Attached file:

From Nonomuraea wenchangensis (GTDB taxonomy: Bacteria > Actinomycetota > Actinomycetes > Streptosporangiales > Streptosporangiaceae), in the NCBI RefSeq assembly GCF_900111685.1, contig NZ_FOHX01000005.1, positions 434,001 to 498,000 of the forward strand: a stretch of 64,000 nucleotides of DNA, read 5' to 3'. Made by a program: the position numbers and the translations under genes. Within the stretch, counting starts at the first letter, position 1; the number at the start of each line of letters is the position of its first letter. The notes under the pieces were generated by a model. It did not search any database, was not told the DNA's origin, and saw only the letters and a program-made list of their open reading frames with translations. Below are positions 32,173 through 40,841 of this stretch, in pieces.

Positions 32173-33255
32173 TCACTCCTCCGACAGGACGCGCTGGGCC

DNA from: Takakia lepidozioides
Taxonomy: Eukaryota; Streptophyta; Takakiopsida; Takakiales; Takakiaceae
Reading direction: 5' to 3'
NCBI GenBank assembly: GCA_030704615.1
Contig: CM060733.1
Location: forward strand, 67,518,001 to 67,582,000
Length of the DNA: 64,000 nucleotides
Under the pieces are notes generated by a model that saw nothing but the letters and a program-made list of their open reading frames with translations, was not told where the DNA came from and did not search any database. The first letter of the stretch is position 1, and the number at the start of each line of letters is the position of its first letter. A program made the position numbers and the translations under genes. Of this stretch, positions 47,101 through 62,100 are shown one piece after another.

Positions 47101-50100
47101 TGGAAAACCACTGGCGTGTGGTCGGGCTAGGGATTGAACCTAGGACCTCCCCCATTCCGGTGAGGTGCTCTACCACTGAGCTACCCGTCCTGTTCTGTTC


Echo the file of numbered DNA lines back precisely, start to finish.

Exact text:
From Nonomuraea wenchangensis (GTDB taxonomy: Bacteria > Actinomycetota > Actinomycetes > Streptosporangiales > Streptosporangiaceae), in the NCBI RefSeq assembly GCF_900111685.1, contig NZ_FOHX01000005.1, positions 434,001 to 498,000 of the forward strand: a stretch of 64,000 nucleotides of DNA, read 5' to 3'. Made by a program: the position numbers and the translations under genes. Within the stretch, counting starts at the first letter, position 1; the number at the start of each line of letters is the position of its first letter. The notes under the pieces were generated by a model. It did not search any database, was not told the DNA's origin, and saw only the letters and a program-made list of their open reading frames with translations. Below are positions 32,173 through 40,841 of this stretch, in pieces.

Positions 32173-33255
32173 TCACTCCTCCGACAGGACGCGCTGGGCC

DNA from: Takakia lepidozioides
Taxonomy: Eukaryota; Streptophyta; Takakiopsida; Takakiales; Takakiaceae
Reading direction: 5' to 3'
NCBI GenBank assembly: GCA_030704615.1
Contig: CM060733.1
Location: forward strand, 67,518,001 to 67,582,000
Length of the DNA: 64,000 nucleotides
Under the pieces are notes generated by a model that saw nothing but the letters and a program-made list of their open reading frames with translations, was not told where the DNA came from and did not search any database. The first letter of the stretch is position 1, and the number at the start of each line of letters is the position of its first letter. A program made the position numbers and the translations under genes. Of this stretch, positions 47,101 through 62,100 are shown one piece after another.

Positions 47101-50100
47101 TGGAAAACCACTGGCGTGTGGTCGGGCTAGGGATTGAACCTAGGACCTCCCCCATTCCGGTGAGGTGCTCTACCACTGAGCTACCCGTCCTGTTCTGTTC